8 hours ago
You know that floating feeling when you are standing too close to an edge? I love that feeling. It is an assurance in my own footing, grounded in the earth. I am present and able to control my body. (To be clear I do not like that feeling when I am driving in a vehicle.) My partner strongly dislikes that feeling. Bridges, glass walkways, balconies...I have seen him physically crawl across them.
When visiting Vatnajökull, roles were reversed. Suddenly I was the one crawling. He, on the other hand, was hopping along. He quickly surpassed me and said he would be back once he was satisfied with the photos he captured. Eventually, I pulled up a rock and sat. Seeing the deep carved rock below me, the lake that had formed due to the glacial run-off, the depth of each crevasse...I was overwhelmed. I was actually scared to continue on. I checked my watch and remember timing how long he had been gone, as warning signs of dangerous rock falls had stated hikers had been lost before. We are cautious travelers, we follow warnings and respect our surroundings, but despite being on a path that was well traveled, I felt unsteady.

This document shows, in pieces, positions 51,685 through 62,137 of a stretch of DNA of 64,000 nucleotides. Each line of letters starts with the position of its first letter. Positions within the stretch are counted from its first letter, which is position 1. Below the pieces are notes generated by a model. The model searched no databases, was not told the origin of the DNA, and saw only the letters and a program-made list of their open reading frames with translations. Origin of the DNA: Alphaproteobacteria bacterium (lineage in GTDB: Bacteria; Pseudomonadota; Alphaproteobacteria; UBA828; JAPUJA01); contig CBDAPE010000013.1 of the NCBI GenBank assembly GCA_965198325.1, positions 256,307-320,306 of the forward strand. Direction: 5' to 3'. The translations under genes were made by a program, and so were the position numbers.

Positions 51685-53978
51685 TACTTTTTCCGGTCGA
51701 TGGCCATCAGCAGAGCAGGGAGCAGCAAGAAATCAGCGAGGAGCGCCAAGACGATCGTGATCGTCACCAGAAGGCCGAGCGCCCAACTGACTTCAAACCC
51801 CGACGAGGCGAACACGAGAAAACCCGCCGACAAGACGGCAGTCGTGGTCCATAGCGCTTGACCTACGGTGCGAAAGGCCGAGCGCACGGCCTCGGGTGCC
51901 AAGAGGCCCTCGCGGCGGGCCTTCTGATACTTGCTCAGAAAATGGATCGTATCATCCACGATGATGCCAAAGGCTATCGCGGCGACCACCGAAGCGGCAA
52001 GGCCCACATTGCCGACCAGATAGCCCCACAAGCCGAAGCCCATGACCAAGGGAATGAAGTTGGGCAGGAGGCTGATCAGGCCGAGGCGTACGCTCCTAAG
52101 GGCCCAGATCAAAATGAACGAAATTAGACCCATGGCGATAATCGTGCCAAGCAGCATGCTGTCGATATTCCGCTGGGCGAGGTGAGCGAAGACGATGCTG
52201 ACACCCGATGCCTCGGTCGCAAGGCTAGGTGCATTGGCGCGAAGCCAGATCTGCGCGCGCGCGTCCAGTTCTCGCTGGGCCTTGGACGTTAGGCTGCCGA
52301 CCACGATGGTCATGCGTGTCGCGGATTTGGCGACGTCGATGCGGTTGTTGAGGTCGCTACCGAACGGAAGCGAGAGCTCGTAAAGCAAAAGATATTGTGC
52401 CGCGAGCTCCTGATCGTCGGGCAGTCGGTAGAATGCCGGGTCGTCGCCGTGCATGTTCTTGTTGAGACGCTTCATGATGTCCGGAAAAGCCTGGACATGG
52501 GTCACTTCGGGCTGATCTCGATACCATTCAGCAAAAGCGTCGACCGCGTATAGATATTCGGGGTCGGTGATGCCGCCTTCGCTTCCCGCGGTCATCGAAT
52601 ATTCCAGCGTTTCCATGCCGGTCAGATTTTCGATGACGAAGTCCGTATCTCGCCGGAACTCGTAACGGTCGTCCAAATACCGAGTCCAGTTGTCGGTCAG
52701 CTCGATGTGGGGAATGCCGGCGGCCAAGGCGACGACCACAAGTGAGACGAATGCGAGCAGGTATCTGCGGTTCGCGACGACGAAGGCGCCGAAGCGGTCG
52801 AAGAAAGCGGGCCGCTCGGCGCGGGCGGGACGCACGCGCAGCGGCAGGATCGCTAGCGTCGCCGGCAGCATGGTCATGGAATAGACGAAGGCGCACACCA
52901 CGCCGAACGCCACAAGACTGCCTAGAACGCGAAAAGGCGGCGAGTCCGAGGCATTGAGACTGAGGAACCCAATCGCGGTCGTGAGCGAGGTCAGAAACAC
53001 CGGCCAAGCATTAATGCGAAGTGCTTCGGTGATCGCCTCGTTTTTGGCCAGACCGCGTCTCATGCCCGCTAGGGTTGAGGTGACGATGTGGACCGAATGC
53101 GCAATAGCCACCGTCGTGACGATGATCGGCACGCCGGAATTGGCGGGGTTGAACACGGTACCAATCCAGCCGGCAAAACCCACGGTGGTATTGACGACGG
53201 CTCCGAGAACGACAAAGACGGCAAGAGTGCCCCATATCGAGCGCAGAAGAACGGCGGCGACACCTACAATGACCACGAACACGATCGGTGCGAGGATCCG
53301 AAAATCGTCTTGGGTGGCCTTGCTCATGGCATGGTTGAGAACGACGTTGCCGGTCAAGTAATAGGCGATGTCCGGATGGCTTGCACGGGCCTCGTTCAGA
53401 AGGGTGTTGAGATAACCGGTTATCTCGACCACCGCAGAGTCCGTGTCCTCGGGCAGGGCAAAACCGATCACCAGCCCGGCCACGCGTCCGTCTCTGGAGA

We read about glaciers, you hear on the news about how they are retreating, how they can change the water levels of the entire Earth, but I truly believe you don't grasp the enormity of the situation until you are standing in front of one. It is impossible to capture the scale of them. These formations demand reverence. It begs to question, if we put every non-recycling, plastic abusing, ocean polluting, litterbug in front of a glacier...would they change their habits? Would they feel the pull of these formations?
He eventually safely returned having taken this photograph. It is one of my favorite captured from this visit. The new life the glacier has carved out shadowed by the herculean ice formation. A reminder that these glaciers have provided the fertile soils our food grows on, the water we drink, and impacted the atmosphere we breathe. at Vatnajökull Glacier